Ailing radar hobbles weather warnings
THE SA Weather Service needed to improve its infrastructure and communication outreach if it was to provide satisfactory information to save life and limb, its chief executive, Jerry Lengoasa, said yesterday.
Lengoasa was speaking at a media briefing in Pretoria following extreme weather conditions experienced in Gauteng and KwaZulu-Natal earlier this week, in which at least 14 people lost their lives.
Among them was a toddler who was swept away from a flooded daycare facility.
Lengoasa said globally, 80% to 90% of disasters were caused by hydro-meteorological weather, water and climate or were exacerbated by such hazards.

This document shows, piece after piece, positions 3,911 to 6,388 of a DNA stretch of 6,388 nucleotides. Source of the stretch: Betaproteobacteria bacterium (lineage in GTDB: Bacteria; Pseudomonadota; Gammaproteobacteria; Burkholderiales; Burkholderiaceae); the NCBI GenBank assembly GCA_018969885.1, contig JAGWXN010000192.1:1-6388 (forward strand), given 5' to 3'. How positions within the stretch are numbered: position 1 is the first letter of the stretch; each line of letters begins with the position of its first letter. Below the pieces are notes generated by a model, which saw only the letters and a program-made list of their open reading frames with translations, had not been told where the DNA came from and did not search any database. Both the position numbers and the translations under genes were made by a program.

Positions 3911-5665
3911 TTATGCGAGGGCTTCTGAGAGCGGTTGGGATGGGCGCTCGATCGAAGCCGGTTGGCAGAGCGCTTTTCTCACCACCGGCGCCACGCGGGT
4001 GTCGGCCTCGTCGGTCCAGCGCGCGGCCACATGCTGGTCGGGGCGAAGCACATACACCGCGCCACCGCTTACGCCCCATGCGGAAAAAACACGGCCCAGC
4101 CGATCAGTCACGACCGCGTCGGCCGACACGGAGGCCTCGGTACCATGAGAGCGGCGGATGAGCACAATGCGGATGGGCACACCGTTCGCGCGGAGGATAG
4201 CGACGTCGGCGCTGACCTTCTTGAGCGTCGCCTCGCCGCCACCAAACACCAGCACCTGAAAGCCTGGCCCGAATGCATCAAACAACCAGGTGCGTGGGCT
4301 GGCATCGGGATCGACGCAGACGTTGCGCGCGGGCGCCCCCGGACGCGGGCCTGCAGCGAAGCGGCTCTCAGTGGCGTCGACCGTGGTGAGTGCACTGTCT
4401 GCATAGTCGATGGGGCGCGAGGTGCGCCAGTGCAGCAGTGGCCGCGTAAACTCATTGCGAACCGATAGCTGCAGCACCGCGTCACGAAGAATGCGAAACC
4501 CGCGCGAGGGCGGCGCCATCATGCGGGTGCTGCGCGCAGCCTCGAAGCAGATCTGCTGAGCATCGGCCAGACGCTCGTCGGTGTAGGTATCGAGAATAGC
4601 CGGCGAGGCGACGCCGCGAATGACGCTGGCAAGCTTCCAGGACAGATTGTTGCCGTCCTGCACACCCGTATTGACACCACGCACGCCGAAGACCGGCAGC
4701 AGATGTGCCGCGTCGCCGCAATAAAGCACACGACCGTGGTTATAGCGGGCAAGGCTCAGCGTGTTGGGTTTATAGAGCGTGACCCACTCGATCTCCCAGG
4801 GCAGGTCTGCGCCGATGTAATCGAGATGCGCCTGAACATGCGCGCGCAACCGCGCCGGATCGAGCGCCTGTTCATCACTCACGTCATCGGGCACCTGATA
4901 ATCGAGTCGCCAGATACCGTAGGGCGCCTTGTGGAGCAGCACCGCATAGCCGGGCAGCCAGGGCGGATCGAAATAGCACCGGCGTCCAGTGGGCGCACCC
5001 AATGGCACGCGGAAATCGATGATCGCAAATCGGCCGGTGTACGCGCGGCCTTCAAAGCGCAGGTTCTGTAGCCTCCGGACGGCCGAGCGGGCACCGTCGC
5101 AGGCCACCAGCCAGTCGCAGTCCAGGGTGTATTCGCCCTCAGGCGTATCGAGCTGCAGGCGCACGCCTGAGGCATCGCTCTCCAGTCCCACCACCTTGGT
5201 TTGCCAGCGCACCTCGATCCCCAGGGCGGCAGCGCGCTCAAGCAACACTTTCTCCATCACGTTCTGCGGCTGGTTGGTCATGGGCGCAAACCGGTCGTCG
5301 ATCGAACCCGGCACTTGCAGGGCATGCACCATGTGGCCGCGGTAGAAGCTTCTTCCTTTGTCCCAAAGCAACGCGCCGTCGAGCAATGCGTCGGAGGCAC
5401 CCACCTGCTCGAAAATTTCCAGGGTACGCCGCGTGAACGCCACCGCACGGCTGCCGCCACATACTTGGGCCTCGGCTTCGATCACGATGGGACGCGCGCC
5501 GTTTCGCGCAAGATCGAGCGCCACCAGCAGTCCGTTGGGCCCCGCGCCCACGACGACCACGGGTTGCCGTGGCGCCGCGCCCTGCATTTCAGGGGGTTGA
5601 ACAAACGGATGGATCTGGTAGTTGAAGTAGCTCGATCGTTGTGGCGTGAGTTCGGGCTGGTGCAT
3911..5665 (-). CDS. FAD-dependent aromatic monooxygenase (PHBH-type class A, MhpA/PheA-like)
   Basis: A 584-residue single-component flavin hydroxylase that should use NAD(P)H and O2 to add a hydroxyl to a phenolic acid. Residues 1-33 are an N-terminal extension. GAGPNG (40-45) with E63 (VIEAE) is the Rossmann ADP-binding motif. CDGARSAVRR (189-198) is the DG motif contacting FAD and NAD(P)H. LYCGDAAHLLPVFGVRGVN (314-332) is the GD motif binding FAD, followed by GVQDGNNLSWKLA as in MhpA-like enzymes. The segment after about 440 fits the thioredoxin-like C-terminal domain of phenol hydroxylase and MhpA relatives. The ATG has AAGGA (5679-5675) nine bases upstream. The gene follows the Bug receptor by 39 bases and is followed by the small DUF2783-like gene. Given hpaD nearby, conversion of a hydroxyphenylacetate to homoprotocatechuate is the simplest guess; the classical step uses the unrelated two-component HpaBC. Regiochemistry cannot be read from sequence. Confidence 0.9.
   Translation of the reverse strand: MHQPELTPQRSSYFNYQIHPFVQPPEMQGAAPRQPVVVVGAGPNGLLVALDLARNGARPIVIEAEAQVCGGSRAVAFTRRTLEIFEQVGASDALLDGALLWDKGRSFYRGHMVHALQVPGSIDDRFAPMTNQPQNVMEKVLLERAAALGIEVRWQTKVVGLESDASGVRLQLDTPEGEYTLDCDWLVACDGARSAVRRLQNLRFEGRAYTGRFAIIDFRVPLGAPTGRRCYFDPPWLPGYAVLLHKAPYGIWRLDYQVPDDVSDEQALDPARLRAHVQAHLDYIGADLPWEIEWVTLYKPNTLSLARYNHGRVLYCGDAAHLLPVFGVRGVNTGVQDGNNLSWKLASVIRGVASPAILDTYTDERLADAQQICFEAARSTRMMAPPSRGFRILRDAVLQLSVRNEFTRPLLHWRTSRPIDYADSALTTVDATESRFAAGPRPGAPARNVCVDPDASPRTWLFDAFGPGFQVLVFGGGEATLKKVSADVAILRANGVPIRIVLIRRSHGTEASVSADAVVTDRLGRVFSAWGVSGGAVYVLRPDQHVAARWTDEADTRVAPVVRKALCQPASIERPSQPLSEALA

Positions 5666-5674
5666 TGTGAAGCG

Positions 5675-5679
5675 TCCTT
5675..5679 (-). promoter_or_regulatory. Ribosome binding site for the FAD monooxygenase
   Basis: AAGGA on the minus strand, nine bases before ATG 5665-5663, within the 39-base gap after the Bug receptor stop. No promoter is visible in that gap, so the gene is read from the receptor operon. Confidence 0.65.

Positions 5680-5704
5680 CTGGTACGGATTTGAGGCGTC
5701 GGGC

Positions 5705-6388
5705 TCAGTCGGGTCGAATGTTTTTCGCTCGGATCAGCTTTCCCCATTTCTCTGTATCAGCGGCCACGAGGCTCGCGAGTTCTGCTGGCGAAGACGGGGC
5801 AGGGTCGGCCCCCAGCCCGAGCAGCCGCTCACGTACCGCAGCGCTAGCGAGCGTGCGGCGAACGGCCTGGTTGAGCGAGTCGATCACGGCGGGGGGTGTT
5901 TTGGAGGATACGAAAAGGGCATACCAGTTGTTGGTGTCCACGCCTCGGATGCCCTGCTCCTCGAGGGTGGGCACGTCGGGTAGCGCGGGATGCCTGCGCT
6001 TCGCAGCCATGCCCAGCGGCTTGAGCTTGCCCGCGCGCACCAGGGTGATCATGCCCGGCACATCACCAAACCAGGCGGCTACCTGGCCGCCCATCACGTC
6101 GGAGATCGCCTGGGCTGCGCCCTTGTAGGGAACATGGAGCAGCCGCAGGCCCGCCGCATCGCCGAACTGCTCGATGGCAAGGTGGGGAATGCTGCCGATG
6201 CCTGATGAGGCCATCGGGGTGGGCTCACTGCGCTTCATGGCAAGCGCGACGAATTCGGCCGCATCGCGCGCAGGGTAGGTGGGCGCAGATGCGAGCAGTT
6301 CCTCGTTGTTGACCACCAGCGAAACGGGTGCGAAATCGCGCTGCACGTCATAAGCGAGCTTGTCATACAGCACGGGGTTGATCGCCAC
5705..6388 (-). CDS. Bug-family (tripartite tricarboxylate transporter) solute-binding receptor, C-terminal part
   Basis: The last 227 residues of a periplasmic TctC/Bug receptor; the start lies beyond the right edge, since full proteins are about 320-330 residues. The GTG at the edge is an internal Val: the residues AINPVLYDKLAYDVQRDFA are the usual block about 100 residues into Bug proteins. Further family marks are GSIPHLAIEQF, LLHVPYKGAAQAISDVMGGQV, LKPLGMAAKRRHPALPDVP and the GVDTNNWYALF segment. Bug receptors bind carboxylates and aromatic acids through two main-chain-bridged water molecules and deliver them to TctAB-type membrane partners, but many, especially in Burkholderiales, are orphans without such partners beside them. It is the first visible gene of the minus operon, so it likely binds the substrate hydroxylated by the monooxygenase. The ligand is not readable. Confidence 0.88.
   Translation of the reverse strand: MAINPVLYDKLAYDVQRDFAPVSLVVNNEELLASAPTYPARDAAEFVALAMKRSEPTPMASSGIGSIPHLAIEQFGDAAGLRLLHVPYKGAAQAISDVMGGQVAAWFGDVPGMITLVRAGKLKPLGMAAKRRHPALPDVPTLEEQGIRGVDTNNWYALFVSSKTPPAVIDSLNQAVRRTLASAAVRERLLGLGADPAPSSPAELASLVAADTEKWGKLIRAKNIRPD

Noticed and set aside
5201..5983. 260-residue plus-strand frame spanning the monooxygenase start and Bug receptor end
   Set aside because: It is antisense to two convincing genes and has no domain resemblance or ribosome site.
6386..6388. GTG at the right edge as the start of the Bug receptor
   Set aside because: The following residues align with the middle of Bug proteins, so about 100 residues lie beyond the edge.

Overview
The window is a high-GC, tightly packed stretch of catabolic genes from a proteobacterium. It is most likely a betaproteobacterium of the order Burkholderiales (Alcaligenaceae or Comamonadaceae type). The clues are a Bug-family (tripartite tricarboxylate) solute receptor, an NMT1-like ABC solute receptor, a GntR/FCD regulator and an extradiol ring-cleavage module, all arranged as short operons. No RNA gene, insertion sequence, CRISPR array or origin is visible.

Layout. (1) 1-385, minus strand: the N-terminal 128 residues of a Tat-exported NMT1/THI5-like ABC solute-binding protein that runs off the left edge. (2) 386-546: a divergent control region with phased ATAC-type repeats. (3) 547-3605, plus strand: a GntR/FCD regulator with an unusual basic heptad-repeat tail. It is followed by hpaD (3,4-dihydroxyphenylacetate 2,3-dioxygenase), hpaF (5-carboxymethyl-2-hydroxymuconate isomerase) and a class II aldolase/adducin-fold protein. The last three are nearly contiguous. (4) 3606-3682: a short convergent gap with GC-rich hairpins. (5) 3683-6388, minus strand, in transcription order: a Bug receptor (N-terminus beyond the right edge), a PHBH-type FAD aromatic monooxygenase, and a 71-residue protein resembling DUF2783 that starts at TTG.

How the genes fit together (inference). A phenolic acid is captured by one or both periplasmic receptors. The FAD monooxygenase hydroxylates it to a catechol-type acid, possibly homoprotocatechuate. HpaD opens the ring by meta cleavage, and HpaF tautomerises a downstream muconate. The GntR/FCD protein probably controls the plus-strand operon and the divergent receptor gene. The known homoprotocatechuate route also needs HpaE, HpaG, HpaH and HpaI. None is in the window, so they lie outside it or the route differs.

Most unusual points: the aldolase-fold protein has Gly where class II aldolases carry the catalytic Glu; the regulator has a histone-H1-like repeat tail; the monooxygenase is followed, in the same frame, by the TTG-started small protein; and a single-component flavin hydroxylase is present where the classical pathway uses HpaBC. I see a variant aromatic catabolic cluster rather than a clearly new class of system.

“South Africa is not exempt from such extremes. In the face of a changing climate due to global warming, these extremes are expected to increase… Some in frequency and intensity,” Lengoasa pointed out.
He said although some of these hazards could be predicted well in advance, such as Cyclone Dineo, others came with limited time for warnings to be issued because of their rapid development.
Lengoasa and his team said four of their radars in Durban, North West, Mthatha and Ermelo had failed to work properly. Of the five radars the SA Weather Service needed, only two were operational, he said.
He revealed that SAWS sent out weather watch and severe weather warnings, but these were directed at primary first-level users such as the National Disaster Management Centre, the media and private sector clients and partners, which included the insurance sector. But the majority of citizens did not receive the critical life- and livelihood-saving information, he added.